U. of I. officials used personal email to hide discussions – Chicago Tribune
University of Illinois senior administrators used personal email accounts to discuss sensitive and controversial issues, and then failed to disclose the records when they were requested by the public.
U. of I. released 1,100 pages of emails Friday on three hot-button issues, some of which would have been responsive to previous open records requests. The documents are related to Steven Salaita, the professor whose job offer was withdrawn last year; the hiring of felon James Kilgore; and the proposal to open a new engineering-based medical school on the Urbana-Champaign campus.
Many of the emails are from the personal account of U. of I. Chancellor Phyllis Wise, who abruptly resigned Thursday.
“A desire to maintain confidentiality on certain sensitive University-related topics was one reason personal email accounts were used to communicate about these topics,” according to a U. of I. news release. “Some emails suggested that individuals were encouraged to use personal email accounts for communicating on such topics.”
The employees’ use of personal email accounts to conduct university business raises questions about transparency and secrecy at the state’s flagship public institution. What’s more, U. of I. employees had been previously instructed that using private devices would not be a way to avoid public records laws and would be subject to disclosure, according to a 2012 employee newsletter from the university’s ethics office.
“If you are conducting University business (including teaching) through a personal email account (e.g., gmail, hotmail, yahoo), then the University-related communications are subject to (the Freedom of Information Act), regardless of whether they are generated on private equipment or in personal accounts,” the newsletter stated.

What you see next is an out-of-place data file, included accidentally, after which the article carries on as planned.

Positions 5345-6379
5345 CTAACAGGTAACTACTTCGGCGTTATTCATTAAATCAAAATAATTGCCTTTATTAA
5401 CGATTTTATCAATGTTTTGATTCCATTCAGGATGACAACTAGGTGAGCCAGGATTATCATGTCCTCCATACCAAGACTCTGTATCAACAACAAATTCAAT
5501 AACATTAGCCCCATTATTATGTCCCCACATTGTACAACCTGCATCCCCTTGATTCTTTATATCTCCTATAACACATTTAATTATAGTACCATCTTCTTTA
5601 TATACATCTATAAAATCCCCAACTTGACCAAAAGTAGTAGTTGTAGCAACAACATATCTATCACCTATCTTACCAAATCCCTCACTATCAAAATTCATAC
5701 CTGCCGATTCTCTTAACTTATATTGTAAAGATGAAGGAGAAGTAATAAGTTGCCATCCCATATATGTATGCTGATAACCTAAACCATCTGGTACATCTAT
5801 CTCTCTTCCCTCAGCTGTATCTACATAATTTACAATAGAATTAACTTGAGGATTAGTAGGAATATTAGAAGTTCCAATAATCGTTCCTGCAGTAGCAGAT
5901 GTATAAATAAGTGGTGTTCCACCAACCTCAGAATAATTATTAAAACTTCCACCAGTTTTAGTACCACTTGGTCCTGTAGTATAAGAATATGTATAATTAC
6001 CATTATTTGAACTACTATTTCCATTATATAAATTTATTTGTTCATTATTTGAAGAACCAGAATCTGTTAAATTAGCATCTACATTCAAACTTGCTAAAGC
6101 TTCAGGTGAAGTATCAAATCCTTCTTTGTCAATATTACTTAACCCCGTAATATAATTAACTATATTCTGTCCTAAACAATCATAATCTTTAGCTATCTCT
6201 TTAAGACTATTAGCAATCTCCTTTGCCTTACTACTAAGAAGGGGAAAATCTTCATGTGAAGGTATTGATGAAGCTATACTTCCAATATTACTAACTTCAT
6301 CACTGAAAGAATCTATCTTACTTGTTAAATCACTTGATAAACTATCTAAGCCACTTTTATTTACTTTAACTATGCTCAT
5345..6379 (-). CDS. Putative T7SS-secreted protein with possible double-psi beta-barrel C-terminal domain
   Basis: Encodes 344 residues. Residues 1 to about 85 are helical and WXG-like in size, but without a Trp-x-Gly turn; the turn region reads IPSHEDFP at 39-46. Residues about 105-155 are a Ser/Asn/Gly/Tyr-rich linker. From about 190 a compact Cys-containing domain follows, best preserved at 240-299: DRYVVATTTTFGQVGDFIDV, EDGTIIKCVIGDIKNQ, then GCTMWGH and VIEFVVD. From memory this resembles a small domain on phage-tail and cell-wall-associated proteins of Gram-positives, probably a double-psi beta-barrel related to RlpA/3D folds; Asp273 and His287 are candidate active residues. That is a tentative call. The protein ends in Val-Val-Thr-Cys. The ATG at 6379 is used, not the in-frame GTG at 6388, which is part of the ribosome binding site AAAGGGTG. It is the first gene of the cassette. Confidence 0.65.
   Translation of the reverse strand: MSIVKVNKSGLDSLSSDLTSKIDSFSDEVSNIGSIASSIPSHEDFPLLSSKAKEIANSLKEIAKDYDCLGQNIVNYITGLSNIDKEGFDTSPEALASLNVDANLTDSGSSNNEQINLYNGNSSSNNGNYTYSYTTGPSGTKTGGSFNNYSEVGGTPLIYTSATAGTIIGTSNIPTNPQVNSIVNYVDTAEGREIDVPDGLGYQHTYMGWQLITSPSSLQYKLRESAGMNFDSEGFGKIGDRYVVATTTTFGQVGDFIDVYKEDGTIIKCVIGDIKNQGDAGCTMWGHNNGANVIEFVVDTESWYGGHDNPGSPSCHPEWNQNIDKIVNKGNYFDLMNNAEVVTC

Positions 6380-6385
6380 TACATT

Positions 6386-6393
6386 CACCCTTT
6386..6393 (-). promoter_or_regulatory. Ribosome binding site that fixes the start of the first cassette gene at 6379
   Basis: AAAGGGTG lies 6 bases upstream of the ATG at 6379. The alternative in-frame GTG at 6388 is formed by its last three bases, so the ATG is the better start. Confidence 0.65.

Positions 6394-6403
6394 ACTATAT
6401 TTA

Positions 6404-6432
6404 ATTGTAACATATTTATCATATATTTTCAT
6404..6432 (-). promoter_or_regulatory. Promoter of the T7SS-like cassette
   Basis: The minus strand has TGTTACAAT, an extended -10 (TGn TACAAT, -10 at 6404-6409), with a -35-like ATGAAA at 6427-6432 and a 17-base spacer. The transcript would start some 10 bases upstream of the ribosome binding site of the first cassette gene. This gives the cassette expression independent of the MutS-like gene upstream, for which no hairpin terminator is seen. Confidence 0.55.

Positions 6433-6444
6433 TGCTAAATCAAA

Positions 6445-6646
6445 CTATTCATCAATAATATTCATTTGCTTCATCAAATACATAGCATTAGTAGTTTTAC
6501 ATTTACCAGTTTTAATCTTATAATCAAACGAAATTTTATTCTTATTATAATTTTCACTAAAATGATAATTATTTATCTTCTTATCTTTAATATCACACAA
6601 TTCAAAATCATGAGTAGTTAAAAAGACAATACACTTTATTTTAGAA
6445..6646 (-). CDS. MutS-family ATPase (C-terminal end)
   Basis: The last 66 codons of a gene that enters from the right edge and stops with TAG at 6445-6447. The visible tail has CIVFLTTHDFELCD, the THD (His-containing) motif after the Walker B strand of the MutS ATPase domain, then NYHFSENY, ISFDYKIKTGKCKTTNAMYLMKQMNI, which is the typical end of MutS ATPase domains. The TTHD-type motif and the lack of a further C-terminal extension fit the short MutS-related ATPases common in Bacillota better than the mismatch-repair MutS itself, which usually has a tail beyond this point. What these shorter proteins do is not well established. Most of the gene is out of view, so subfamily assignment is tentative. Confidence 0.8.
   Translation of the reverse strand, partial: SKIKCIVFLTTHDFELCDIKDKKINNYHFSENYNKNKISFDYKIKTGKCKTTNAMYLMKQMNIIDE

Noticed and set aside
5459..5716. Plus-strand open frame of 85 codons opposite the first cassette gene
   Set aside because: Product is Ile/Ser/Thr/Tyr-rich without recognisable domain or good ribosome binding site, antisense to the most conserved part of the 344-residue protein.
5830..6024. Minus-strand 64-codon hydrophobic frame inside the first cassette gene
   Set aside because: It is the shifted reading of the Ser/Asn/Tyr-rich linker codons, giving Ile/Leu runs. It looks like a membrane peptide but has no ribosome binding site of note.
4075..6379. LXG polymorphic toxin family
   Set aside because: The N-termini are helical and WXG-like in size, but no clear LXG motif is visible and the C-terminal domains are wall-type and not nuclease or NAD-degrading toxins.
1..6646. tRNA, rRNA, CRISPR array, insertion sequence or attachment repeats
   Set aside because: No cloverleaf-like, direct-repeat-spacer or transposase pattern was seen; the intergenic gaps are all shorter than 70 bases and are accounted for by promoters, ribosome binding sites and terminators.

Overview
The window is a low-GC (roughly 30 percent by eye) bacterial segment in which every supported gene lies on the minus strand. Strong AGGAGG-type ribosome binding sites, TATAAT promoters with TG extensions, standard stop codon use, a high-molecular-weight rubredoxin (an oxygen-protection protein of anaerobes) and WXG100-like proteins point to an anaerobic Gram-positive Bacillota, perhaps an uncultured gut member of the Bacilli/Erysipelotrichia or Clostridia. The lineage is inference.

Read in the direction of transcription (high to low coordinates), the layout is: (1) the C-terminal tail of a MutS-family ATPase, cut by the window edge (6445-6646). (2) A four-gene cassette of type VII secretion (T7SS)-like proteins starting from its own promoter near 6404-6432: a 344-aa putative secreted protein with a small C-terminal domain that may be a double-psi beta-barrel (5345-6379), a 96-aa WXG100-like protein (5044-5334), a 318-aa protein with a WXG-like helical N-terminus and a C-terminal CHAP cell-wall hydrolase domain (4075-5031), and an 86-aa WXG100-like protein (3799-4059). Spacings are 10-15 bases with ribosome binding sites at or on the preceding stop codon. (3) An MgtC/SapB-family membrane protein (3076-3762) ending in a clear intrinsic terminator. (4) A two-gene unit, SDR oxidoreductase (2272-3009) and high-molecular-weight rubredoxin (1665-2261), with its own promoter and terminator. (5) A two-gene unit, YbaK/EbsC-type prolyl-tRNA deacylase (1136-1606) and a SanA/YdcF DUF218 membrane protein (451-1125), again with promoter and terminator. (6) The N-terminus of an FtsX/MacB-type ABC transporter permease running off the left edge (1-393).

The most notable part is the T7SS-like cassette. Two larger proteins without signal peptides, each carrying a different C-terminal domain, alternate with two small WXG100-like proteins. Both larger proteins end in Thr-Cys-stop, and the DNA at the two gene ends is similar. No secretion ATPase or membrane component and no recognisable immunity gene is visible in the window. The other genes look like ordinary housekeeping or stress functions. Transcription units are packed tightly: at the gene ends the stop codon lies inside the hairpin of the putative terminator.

According to the U. of I., school officials learned in late April that campus administrators and faculty were using personal email accounts and that those emails had not been produced in response to 10 FOIA requests. The university launched an ethics inquiry with the help of outside legal counsel from Jones Day. The review covered 2014 and 2015.
On Friday, U. of I. said it was releasing the emails related to the three topics, some of which were not subject to FOIA but that the university was releasing nonetheless “in the interest of transparency and disclosure.”
“The University of Illinois takes its commitment to FOIA compliance and integrity seriously,” U. of I. President Timothy Killeen said in a statement.
Wise did not return calls from the Tribune.
Some of the emails will be embarrassing for the university. In one from late July 2014, Wise and Provost Ilesanmi Adesida discuss a video produced last year during the search for a new university president.
“The more boring and unprofessional this comes across, the harder it will be to get a president,” Wise wrote from her personal account. “I don’t know how I feel about that. … I think I still believe that a failed search is the best thing that can happen.”
In that same email, Wise predicts that Salaita will file a lawsuit against the university and shares a draft of a letter that she was asked to sign. The letter is redacted.